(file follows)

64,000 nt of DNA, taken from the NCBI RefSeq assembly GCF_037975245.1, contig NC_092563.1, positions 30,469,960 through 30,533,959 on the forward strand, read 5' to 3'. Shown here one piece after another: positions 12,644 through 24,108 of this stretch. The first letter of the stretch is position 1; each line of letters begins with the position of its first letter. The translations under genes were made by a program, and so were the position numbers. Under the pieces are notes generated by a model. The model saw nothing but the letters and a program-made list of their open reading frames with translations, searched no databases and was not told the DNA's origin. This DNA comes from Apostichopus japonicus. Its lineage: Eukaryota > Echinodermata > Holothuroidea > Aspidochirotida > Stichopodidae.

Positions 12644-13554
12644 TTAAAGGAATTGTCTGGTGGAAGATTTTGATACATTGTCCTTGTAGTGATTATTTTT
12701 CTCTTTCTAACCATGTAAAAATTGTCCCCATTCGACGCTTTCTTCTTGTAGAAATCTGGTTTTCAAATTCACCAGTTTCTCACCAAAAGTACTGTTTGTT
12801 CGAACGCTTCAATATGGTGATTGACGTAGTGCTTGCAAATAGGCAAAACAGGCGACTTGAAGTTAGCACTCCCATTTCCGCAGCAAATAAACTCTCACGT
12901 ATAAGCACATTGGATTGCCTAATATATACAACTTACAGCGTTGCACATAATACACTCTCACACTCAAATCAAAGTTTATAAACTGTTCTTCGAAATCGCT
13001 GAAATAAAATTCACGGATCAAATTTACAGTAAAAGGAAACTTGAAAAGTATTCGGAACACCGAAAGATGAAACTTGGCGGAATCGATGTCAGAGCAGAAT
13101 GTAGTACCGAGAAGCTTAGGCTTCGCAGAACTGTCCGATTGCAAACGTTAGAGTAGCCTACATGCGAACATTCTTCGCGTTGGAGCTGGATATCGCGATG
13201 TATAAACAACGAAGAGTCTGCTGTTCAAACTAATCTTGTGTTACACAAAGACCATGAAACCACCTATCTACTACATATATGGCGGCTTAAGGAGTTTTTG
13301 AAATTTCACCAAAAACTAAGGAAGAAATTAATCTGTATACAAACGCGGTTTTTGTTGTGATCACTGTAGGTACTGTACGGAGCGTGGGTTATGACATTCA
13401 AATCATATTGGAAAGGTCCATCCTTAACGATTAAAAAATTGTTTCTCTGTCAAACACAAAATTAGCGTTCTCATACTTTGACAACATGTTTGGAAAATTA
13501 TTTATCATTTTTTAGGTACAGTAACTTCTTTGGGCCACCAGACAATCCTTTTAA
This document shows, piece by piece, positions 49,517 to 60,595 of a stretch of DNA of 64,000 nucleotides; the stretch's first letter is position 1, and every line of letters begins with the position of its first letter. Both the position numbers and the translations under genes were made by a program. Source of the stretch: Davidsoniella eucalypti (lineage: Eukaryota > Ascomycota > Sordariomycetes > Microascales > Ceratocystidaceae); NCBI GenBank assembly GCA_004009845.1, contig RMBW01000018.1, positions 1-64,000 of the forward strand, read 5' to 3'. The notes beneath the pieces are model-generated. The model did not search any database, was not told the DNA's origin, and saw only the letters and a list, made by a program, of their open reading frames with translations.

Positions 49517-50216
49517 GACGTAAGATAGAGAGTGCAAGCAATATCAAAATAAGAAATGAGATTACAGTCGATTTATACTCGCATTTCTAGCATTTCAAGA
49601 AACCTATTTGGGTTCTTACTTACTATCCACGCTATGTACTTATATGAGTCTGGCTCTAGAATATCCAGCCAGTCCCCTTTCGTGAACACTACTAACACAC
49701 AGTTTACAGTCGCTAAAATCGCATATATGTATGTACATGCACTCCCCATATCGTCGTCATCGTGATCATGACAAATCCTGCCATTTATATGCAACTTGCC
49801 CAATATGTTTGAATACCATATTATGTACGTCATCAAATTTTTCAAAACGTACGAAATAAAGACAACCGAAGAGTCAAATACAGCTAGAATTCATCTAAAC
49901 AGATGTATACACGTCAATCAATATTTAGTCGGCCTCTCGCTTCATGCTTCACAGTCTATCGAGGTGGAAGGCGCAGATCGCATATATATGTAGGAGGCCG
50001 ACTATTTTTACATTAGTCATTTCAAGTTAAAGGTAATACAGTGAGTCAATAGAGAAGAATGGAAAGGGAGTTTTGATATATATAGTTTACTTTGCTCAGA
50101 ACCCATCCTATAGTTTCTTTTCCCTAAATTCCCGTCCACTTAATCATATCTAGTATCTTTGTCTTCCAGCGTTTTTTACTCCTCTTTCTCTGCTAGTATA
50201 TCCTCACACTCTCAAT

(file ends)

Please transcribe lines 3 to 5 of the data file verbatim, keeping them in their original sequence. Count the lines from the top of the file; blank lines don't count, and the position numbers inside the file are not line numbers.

12644 TTAAAGGAATTGTCTGGTGGAAGATTTTGATACATTGTCCTTGTAGTGATTATTTTT
12701 CTCTTTCTAACCATGTAAAAATTGTCCCCATTCGACGCTTTCTTCTTGTAGAAATCTGGTTTTCAAATTCACCAGTTTCTCACCAAAAGTACTGTTTGTT
12801 CGAACGCTTCAATATGGTGATTGACGTAGTGCTTGCAAATAGGCAAAACAGGCGACTTGAAGTTAGCACTCCCATTTCCGCAGCAAATAAACTCTCACGT